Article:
Gelcha, Kereyu

Gelcha in 2011

Gelcha is bordered by the Metahara sugar factory, the Awash national park, the Addis-Dire Dawa main road and the expanding salty Lake Beseka. All negatively affect the pastoralist livelihood of the 75% Karrayu population (taking land and reducing mobility). The Lake is also flooding land and buildings, cutting off paths and roads, affecting water and causing malaria. 80 Somali and 50 Harar Oromo families form the rest of the population, entirely Muslim. About a third of the households are female-headed; 50 households are landless (8%) although it is not quite clear what this means in an economy dominated by pastoralism. There is no electricity. The mobile network arrived in 2009. A road passable by vehicles connects the centre to Metahara (the wereda centre) and to Addis Ketema (another small town) both at 5 km. Most people drink unsafe water or buy water in town at high cost. The kebele is flat, lowland, arid and hot, with shorter rainy seasons

There were four droughts in the last ten years; in 2010 a lot of livestock died. Pastoralism is under threat. Agriculture is heavily government-promoted. Yet in a good year rainfed production covers two to four months of food needs; livestock products and sale make up the rest. People therefore heavily depend on terms of trade for livestock, which are negative for both those selling livestock (high price but not enough to offset high costs of everything else) and those trying to buy some (price too high). There is irrigation on a limited scale (40 households use water from the factory discharge canal; 20-30 use a pump on the Awash, after a large 300-household cooperative failed a few years ago; a few young men sharecrop in irrigated land in neighbouring kebeles). People have high expectations from a plan to extend to Gelcha the spate irrigation scheme already covering some other kebeles. This has started to affect the way in which people relate to land rights. There are no agricultural packages. The wereda while promoting improved breeds does not provide them. Some PSNP beneficiaries got livestock packages in 2005/6 over which they were not consulted and, allegedly, not told that it was on credit. Some women engaged in shoat production (NGO credit) and in petty trade with success. The sugar factory provides permanent jobs for a few (mostly guards) and daily labour at harvest time. Other daily labour jobs can be found in nearby areas. The government and NGOs tried to organise various production cooperatives but most failed due to poor management and weak follow-up. 40% households have been assisted through the PSNP. This has been important for many but fuelled tensions vis-à-vis the kebele leadership accused of nepotism and between ethnic groups in the community, unresolved by the end of the fieldwork. Officials expect that the community as a whole will graduate when irrigation will be fully developed.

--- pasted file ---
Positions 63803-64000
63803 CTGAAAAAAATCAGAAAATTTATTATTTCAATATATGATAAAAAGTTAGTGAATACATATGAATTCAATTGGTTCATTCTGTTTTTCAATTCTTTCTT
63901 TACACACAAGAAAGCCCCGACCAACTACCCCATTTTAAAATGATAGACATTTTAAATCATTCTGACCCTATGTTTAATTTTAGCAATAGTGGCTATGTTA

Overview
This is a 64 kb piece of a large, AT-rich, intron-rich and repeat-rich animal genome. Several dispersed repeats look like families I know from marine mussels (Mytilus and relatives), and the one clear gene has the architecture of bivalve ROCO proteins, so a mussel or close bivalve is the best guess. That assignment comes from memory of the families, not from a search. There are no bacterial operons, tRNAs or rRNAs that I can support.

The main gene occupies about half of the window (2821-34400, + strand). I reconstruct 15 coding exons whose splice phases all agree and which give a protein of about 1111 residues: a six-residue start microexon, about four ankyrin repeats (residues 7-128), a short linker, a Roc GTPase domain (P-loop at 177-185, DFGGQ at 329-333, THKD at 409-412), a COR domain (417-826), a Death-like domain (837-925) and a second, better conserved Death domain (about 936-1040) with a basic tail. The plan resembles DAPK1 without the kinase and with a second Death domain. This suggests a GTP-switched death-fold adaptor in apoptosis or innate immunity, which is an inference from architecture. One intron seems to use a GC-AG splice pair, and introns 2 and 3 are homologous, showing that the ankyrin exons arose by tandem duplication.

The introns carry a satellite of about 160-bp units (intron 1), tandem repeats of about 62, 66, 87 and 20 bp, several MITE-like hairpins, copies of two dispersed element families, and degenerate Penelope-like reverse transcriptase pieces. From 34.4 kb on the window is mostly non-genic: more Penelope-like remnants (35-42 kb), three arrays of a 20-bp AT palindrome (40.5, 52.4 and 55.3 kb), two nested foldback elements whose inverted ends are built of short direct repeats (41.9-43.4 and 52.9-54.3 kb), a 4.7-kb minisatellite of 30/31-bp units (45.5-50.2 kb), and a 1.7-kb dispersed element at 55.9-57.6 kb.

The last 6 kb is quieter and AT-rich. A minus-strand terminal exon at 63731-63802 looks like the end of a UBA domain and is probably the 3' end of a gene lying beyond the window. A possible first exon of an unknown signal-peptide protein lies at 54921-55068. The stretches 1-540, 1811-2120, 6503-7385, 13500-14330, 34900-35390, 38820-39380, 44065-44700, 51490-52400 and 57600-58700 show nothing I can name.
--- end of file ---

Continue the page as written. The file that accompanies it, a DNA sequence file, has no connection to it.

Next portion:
The health post is often closed as the HEWs (and most government employees) live in nearby towns. There is a recently constructed full-cycle school which is said to please the community. Other health and education services are available in Metahara and Addis Ketema. There is more behaviour change related to education than to health although even this is mixed as people see (Gr10 and above) graduates sitting idle or having to take anyone’s daily job. There is little change for women in relation to circumcision and polygyny, emerging change in relation to early marriage, and some women have started resisting widow’s inheritance and obtained divorce in these and other cases with their own family’s support. The community appreciates the infrastructure and service developments but feels that the government is not doing enough to help them cope with the deteriorating pastoralist livelihood. There are ambiguous relationships, tense at times or on specific issues, between ethnic groups in the community, the government and the community’s clan institutions, those following customary religious practices and some less accommodating Muslims, and between these stricter Muslims and the others and the government.

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Gelcha in late 2011

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